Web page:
With Paige Albiniak and Marisa Guthrie
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Tribune Invites Syndie Suitors to Chicago
Tribune Co. is looking to shake up its syndication strategy—and one possibility involves a move away from its daytime staples Jerry Springer and Maury Povich.
That idea was floated at a summit in early May, when top syndication executives from every company—CBS, Debmar-Mercury, Disney-ABC, NBC Universal, Program Partners, Sony, Twentieth and Warner Bros.—flew to Chicago for the day to talk programming with Tribune's new executive team, led by COO Randy Michaels.
Sources who attended the meeting said Tribune is still formulating its strategy. But it appears the group is reappraising its reliance on Jerry and Maury. The two shows, both from NBC Universal, are double-run on many Tribune stations, but their ratings have been declining over the past couple of years and they attract mostly direct-response advertising.
Syndicators expect Tribune to move instead toward more-mainstream talk and court shows and local-oriented programming, both of which bring in more traditional advertisers. It's also likely that Tribune will develop its own talent and shows to air on its stations.
Michaels is in the unique position of heading both the Tribune group of 23 TV stations and managing Local TV LLC's soon-to-be acquired 17 stations under a joint management deal formed last December. The new coalition has yet to make a big programming acquisition since it was formed last December, but most expect that arrangement to allow Tribune to yield unprecedented buying power.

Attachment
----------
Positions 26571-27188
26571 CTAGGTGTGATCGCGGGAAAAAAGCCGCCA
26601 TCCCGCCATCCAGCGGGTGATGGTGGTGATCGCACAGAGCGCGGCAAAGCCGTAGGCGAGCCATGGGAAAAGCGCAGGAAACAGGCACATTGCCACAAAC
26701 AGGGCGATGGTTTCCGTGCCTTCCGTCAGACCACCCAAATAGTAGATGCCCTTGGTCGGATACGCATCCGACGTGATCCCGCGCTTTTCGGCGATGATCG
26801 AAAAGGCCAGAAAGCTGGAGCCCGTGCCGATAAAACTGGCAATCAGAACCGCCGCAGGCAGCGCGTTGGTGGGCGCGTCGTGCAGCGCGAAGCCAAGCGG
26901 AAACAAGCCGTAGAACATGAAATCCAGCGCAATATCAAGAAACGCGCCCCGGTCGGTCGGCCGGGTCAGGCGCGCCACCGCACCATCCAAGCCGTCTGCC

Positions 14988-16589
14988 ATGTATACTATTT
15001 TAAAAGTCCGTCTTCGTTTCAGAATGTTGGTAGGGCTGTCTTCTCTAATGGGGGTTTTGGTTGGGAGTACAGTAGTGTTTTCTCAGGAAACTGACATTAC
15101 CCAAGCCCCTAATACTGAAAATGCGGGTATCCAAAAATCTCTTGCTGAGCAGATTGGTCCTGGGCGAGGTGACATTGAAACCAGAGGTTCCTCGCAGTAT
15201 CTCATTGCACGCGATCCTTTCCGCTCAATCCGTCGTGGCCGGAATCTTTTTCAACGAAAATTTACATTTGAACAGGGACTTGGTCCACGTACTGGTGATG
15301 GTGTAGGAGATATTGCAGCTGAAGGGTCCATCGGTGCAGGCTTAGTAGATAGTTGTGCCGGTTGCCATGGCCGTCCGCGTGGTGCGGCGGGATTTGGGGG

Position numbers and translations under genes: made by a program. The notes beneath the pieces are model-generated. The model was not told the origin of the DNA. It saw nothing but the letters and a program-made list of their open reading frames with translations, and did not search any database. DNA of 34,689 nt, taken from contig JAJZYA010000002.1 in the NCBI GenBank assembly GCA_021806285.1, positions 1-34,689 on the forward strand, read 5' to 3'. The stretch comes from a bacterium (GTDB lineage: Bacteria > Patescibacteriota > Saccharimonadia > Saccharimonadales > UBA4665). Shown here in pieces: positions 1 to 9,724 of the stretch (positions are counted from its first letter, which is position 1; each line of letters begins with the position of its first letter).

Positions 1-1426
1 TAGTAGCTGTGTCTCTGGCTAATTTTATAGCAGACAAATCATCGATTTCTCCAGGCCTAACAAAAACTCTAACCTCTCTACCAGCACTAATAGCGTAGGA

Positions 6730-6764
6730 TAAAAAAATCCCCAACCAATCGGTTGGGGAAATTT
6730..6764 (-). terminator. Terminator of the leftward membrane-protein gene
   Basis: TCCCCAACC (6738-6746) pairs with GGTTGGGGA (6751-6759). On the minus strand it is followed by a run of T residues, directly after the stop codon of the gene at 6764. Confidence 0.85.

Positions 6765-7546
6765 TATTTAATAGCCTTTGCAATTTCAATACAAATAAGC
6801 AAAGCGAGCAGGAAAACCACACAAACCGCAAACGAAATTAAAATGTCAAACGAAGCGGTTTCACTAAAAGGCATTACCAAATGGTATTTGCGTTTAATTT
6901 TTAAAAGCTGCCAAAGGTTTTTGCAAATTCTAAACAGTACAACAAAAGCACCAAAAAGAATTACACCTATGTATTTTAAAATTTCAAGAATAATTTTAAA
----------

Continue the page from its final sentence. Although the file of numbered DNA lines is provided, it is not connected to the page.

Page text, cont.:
Says one syndication observer, "I can't believe that if you have that kind of influence, you aren't going to exercise it."
Recounting A Recount
It was predictable enough that Recount, HBO's retelling of the disputed 2000 election, would raise all kinds of partisan hackles simply by revisiting that contentious moment in American democracy, much less dramatizing it on TV.
But ABC News chief national correspondent Jake Tapper says the reality on the ground in Florida back then was often stranger than fiction.
Tapper, who covered the recount for Salon, was a consultant on the film—his book Down and Dirty: The Plot to Steal the Presidency was among the sources used by screenwriter Danny Strong—and found the result to be more or less factual.
For instance, Warren Christopher, who oversaw the Gore legal effort during the recount, will be glad to know that Tapper doesn't recognize the pushover portrayed in the movie by John Hurt.
"My reporting does not square with the idea that Warren Christopher wanted to throw in the towel early on," Tapper says.
But he says Tom Wilkinson's portrayal of Chistopher's Republican counterpart, James Baker, as a ruthless steamroller was closer to the mark: "If you are ever in that situation, you will want Jim Baker. He is tough."
Then there's Laura Dern's hysterical portrayal of Katherine Harris, the much-maligned Florida Secretary of State.
"If I was Katherine Harris I wouldn't be happy," Tapper says. "But it is how many Democrats and Republicans viewed her. She was a very controversial figure, and she was picked upon very unfairly in a lot of ways."
Or perhaps not so unfairly. She apparently fancied herself the modern embodiment of Queen Esther, the Old Testament heroine who saved the Persian Jews from peril.
And that scene in which Dern's Harris announces at a college football game that she had dreamt she entered a grand arena on horseback with the American flag in one hand and the certification of the election for George W. Bush in the other?
"You would think that was over the top," says Tapper. "That happened. A lot of stuff that happens in politics would ring false in a movie because nobody would believe it."